“We are engaging to find possible solutions at this moment, to make sure that students are catered for and they continue with their academics in the right way. Anybody can be affected by hunger; the ability to eat, the strength, students can be affected in many aspects of hunger but they are assisting each other in this current time. The SRC is trying to provide solutions to give out food parcels as we have since last year, for students who could not receive their allowance to students who are really, really in need of help.”

Zoleka said that while DUT had completed its registration in record time and without any protests, the service providers who were responsible for transferring the allowances to students could be at fault.

“They have not even approached the institution to give them their direct payment cards. By the time NSFAS says they are releasing allowances, it’s going to be a problem because they will need to come and register students to the service provider which is something they should be busy doing in the meantime,” Zoleka said.

At the University of KwaZulu-Natal’s medical school, at least 700 students are going hungry every day as they wait for NSFAS to finalise their processes and pay them.

UKZN’s School of Health Sciences is providing meals for 750 students through The HEAL Kitchen@HumanGiG, a collaboration between the Manav Seva Foundation and the Arya Samaj’s The HEAL Foundation. About 2000 cooked meals are served per day.

In addition, Oarabile Mamashela, the Student Support Services Officer of UKZN’s Medical Campus Representative Council said that given the financial challenges faced by their returning students they were fund-raising for their #IMADEADOCTOR campaign to assist students who did not have the money to register for the new academic year.

“One-hundred and thirty-six medical students not being able to register is a huge problem in a health system that is already short of doctors. If these students don't register, and somehow never get their qualifications, it’s a huge loss to the health-care system. Most of them are quite gifted students, some have done other degrees in science, nursing; imagine the contributions they could make as doctors,” she said.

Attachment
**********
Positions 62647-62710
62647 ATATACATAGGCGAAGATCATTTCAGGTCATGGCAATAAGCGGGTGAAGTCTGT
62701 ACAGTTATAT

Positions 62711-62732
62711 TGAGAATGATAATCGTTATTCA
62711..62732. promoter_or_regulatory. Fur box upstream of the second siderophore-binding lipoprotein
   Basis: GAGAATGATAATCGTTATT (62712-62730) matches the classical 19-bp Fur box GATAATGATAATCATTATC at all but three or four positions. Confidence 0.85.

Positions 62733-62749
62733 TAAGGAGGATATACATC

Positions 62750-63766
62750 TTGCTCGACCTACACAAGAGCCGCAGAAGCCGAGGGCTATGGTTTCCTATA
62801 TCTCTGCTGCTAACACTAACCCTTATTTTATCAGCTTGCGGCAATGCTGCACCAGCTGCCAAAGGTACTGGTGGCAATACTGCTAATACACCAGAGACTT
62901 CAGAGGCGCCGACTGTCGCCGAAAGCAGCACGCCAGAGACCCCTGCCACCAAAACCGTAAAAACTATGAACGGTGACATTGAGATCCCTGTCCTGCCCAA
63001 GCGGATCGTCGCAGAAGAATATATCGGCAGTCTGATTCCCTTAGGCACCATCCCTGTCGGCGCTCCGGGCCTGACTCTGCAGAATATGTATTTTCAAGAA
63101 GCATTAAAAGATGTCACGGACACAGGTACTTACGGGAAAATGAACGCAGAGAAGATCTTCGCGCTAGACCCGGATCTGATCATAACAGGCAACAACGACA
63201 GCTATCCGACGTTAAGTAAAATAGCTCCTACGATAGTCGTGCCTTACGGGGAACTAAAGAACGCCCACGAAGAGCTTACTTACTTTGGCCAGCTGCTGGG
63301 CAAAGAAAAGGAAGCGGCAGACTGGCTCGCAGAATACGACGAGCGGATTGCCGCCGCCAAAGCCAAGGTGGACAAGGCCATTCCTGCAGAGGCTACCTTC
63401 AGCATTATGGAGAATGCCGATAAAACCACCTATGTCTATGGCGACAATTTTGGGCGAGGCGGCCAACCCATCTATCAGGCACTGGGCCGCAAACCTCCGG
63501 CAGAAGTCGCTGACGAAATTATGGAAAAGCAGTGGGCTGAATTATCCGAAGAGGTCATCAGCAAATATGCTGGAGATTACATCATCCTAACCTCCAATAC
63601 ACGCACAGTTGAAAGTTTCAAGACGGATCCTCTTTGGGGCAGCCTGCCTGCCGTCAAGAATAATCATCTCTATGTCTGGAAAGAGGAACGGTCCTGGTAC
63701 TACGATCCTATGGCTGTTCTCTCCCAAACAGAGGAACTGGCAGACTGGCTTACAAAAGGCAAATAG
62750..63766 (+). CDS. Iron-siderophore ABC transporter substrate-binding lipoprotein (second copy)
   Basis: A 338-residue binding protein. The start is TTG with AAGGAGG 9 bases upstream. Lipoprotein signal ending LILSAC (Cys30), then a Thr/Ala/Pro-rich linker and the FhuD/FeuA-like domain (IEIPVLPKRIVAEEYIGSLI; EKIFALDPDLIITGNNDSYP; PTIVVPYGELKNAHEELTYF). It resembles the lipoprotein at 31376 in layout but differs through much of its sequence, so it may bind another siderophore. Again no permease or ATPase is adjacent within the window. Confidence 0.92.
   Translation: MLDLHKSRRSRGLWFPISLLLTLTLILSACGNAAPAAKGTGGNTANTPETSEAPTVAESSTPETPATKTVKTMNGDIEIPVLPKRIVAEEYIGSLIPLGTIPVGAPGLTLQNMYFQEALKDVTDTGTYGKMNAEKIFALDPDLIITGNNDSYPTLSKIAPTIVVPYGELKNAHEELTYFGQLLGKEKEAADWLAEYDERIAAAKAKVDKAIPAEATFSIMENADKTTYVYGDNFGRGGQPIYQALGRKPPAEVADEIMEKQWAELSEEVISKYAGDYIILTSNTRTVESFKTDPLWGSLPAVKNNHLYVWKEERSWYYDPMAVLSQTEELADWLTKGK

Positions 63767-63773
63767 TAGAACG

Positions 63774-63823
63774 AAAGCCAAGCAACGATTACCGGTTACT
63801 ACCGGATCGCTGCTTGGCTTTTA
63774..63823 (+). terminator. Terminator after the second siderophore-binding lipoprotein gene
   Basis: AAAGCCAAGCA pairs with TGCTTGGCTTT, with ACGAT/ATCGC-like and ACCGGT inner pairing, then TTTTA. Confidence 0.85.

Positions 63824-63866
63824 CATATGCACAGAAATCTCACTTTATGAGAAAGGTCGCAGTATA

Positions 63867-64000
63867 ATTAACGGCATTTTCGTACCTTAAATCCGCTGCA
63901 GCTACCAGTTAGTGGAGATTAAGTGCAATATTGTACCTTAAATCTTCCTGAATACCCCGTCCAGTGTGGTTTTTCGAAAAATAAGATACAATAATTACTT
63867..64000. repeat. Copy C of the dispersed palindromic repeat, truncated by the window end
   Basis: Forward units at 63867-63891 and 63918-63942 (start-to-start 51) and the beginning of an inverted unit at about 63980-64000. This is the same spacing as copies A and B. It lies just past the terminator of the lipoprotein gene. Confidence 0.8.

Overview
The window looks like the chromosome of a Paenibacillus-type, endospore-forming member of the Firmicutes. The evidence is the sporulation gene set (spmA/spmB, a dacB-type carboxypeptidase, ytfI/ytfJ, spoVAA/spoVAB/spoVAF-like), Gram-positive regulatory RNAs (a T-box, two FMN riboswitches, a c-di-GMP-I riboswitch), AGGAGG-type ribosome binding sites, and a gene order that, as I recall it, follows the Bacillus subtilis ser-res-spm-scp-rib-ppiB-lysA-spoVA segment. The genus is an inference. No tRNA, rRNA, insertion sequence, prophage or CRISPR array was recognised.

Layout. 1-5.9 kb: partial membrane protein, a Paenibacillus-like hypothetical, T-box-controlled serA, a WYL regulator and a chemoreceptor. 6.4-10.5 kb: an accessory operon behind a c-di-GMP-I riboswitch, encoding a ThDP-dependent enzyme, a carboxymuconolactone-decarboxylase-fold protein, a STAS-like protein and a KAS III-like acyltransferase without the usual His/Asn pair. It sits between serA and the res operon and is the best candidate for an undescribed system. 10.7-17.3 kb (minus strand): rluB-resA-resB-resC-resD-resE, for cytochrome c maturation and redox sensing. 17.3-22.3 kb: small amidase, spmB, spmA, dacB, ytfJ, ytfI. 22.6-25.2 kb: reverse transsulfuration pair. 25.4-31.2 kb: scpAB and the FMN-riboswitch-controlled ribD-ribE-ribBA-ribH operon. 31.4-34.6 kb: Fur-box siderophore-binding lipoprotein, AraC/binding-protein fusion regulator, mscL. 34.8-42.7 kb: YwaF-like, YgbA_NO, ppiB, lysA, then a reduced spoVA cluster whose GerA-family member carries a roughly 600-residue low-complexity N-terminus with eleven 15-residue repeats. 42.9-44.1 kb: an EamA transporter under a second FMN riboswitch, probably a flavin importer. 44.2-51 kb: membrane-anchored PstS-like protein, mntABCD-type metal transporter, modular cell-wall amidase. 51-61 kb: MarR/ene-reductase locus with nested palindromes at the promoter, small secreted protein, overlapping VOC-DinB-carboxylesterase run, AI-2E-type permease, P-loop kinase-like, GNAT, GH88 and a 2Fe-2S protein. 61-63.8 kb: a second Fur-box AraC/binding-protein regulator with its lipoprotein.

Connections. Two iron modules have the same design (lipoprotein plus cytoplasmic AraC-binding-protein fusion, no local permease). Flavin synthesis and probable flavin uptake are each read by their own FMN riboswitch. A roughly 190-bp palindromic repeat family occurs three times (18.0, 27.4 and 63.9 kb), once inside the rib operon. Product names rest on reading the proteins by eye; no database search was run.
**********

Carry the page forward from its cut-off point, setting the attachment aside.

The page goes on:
The NSFAS said that when its bursary applications closed last week, it had received 1 936 330 requests for funding. Of this total, 1 000 389 were provisionally funded, 395 265 are awaiting evaluations, 80 111 have been withdrawn by the students, 141 886 are in progress and 136 558 applications are on the “not started” status because applicants only created profiles and did not submit applications.

In addition, the NSFAS said it had advanced an upfront payment to universities and Technical and Vocation Education and Training (TVET) colleges.

“For universities, NSFAS disbursed R2.8 billion in January. The upfront payment covers one month of student accommodation and the book allowance. For TVET colleges, R580 150 950 was paid upfront for tuition in January.

“All these upfront payments are meant to enable institutions to register all NSFAS-approved students for the academic year 2024,” it said in a statement.

Independent on Saturday